Comcast lost 388,000 video subscribers in Q1

Comcast
Comcast’s consolidated first-quarter revenues fell slightly to $26.6 billion and adjusted EBITDA fell 4.9% to $8.1 billion. (Comcast)

Comcast said it lost 388,000 residential video subscribers in the first quarter but its cable segment revenues still rose on the strength of broadband and wireless growth.

The quarterly losses, which were nearly four times as high as the 107,000 residential video subscribers the company lost in the same quarter last year, reduced Comcast’s total to 19.9 million residential subscribers.

Comcast also lost 22,000 business video subscribers during the quarter. At Sky, Comcast’s European pay TV operator, total customer relationships decreased by 65,000 to 23.9 million in the first quarter, which the attributed to the postponement of sports events and the suspension of certain sales channels due to COVID-19.

Despite the continued heavy losses for Comcast’s video business, consolidated cable segment revenues rose 4.5% to $14.9 billion and adjusted EBITDA rose 6.1% to more than $6 billion. That was largely thanks to high-speed internet revenues jumping 9.3%, wireless revenues soaring 52.1% (though still only totaling $343 million) and business service revenues climbing 8%. However, Comcast warned of a shaky second quarter due to the ongoing pandemic.

RELATED: Comcast loses 149,000 video subscribers in Q4

“Our Cable Communications results, while strong in the first quarter 2020, will be negatively affected in the second quarter by the significant deterioration in domestic economic conditions in recent weeks and by the costs associated with our support of customer connectivity as the population increasingly works and learns remotely from home. NBCUniversal and Sky results also will be negatively impacted to a greater extent in the second quarter 2020. As a result, we expect the impacts of COVID-19 to increase in significance in the second quarter 2020 and to have a material adverse impact on our consolidated results of operations over the near-to-medium term,” the company wrote in a news release.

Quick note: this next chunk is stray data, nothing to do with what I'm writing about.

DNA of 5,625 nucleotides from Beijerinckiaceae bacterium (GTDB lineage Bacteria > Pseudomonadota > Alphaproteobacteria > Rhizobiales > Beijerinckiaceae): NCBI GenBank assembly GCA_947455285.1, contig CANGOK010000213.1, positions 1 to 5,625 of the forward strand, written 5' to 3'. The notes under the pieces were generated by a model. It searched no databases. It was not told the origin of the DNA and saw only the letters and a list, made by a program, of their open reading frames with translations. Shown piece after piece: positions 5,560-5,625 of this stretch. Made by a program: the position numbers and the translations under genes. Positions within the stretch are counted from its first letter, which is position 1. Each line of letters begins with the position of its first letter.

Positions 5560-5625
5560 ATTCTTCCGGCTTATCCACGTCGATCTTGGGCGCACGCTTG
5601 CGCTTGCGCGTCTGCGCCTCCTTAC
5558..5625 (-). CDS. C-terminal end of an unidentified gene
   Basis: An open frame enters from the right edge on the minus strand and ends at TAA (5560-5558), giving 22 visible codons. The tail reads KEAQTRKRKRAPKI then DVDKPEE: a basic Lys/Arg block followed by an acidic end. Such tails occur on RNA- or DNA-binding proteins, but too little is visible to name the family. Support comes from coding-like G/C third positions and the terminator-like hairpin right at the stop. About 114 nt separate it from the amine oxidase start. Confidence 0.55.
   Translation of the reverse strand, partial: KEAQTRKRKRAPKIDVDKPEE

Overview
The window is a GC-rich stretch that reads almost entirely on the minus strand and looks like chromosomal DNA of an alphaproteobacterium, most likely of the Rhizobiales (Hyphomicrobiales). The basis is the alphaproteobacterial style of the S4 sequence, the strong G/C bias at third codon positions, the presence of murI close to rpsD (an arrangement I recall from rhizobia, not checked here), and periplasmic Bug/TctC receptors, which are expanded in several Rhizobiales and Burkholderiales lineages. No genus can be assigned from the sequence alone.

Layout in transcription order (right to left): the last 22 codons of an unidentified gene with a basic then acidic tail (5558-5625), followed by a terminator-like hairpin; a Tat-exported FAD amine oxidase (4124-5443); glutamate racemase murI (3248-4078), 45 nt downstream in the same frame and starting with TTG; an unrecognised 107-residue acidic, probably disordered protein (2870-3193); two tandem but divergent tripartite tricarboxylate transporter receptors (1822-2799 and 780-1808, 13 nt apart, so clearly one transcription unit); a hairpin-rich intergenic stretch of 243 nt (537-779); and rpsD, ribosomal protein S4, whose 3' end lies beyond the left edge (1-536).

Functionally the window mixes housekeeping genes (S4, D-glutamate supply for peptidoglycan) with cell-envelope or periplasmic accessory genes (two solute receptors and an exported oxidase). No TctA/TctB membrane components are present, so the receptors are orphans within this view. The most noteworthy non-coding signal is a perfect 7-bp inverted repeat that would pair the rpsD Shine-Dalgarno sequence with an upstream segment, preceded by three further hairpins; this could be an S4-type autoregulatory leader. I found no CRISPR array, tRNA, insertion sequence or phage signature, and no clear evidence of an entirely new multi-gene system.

NBCUniversal is clearly already feeling the effects of COVID-19 as the segment’s consolidated revenues fell 7% and adjusted EBITDA plummeted 25.3% to $1.75 billion. While broadcast television managed some growth for the segment and cable networks stayed mostly flat, filmed entertainment and theme parks both recorded significant declines with movie theaters and theme parks closed due to coronavirus.

Comcast’s consolidated first-quarter revenues fell slightly to $26.6 billion and adjusted EBITDA fell 4.9% to $8.1 billion.

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